Henry James’s works are famous for their interest in the life of the hidden mind, but James was also interested in the idea of surfaces, and how as a writer to “render the look of things, the look that conveys their meaning.” In an article in the current issue of our Postgraduate English journal, Yui Kajita (University of Cambridge) surveys the surfaces and depths of James’s fiction.
This article explores the various kinds of surfaces that recur in Henry James’s writings in the forms of imagery, characterization, narrative content, and linguistic style. It focuses especially on the surfaces that suggest and make possible spaces of ‘undetermined capacity’. Reading a range of texts, including The Europeans, ‘The Real Thing’, ‘The Jolly Corner’, his notebook entries, and those in which he probes the connections between the creative process and the ‘act of life’, this essay shows how James unsettles the metaphysical assumption that depth/substance holds more meaning than surface/appearance. Although James is known for his investigation into the inner life of the mind, the surface is a key image in his conception of artistic creation. It is an inextricable part of how James makes the ineffable or the unfathomable – blanks, voids, possibilities – gain imagined substance. This essay argues that the obscure but charged spaces of ‘undetermined capacity’ that his texts generate, through the representation of surfaces, enable the creativity of the writer as well as the imagination of the reader. These ideas are applied to the potentiality of a literary text.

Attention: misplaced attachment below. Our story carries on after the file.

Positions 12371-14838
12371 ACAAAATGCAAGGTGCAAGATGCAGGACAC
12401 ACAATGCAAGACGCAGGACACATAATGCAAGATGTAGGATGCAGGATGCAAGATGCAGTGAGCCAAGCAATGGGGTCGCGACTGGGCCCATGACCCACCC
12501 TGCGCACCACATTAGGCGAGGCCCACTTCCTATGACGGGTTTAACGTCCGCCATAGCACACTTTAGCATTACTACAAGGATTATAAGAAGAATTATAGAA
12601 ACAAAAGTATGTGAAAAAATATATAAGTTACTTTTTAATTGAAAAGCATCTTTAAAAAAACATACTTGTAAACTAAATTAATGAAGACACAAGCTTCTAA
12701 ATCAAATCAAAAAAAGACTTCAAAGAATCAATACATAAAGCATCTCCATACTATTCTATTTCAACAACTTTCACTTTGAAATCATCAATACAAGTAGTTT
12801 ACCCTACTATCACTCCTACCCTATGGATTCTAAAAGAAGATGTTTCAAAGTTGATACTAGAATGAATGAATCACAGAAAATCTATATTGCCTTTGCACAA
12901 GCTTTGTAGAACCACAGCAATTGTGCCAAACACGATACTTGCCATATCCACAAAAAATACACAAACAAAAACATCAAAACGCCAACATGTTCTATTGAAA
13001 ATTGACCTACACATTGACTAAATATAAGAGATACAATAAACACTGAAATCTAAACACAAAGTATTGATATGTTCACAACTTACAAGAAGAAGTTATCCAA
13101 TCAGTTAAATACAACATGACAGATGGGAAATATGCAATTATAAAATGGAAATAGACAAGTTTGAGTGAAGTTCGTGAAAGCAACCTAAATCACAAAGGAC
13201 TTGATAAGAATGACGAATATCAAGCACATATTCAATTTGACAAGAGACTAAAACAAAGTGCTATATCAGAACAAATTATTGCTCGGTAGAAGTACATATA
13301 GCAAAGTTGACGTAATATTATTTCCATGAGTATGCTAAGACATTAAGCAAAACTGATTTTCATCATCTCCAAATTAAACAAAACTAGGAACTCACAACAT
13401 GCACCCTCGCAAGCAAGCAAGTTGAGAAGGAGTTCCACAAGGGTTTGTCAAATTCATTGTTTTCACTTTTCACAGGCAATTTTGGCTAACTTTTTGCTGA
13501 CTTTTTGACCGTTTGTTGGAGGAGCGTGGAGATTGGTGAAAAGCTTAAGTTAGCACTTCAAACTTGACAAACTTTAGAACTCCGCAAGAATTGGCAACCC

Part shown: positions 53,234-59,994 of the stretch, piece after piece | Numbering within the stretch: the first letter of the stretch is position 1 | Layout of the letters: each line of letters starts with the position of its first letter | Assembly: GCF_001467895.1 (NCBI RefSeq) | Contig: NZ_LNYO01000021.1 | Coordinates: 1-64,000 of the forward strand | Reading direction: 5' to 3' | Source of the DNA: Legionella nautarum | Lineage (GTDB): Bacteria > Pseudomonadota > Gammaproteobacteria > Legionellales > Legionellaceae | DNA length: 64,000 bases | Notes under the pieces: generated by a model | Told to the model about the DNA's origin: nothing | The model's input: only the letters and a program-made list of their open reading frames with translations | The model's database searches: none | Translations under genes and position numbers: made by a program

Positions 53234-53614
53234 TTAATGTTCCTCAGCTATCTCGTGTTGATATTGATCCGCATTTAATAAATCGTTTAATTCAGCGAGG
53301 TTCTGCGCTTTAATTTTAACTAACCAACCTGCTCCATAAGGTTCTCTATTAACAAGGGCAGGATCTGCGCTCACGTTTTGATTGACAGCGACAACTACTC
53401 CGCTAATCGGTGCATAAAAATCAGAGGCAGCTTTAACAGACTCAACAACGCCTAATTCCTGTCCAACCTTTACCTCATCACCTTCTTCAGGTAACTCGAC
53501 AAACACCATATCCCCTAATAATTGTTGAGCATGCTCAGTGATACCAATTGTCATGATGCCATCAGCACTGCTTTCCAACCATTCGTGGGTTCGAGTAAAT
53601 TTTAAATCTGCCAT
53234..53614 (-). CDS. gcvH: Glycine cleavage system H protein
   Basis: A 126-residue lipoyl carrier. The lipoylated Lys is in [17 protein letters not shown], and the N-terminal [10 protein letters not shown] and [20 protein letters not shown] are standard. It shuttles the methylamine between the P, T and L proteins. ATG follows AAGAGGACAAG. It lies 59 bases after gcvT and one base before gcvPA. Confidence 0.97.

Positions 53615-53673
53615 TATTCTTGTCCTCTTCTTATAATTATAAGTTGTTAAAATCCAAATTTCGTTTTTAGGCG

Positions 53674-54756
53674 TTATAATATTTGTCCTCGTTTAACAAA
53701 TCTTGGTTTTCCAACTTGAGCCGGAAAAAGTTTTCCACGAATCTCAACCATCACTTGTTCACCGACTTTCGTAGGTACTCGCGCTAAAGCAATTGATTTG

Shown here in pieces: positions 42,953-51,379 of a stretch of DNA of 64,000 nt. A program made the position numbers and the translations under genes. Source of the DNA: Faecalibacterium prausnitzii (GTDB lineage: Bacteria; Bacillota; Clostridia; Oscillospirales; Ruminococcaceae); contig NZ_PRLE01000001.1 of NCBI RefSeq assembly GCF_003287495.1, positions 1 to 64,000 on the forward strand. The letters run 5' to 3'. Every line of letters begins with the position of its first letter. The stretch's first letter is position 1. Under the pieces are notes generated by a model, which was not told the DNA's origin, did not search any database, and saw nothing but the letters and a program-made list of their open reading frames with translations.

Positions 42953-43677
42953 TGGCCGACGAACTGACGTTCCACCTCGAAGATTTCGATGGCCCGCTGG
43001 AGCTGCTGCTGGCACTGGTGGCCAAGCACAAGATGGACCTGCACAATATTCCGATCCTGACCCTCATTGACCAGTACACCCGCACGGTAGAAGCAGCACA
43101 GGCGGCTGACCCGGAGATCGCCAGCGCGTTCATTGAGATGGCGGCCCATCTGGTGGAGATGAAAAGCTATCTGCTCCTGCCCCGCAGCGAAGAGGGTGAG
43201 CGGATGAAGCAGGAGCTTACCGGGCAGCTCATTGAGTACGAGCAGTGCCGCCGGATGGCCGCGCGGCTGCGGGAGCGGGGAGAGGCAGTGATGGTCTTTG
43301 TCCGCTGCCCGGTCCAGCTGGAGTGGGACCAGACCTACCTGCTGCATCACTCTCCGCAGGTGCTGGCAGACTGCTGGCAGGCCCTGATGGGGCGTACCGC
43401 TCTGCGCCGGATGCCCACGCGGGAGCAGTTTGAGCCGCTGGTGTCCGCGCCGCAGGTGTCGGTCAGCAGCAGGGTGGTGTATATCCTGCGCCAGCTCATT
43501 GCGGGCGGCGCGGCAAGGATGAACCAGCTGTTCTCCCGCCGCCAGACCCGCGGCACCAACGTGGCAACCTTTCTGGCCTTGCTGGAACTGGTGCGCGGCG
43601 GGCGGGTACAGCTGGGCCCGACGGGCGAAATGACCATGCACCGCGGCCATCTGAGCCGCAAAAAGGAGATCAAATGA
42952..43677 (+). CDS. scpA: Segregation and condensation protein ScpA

This article is available to download free in issue 32 of our open access Postgraduate English journal. For more articles from this issue, and the complete archive going back 15 years, find the journal online. The Call for Papers for the next issue is now open, with submissions due by 30th September.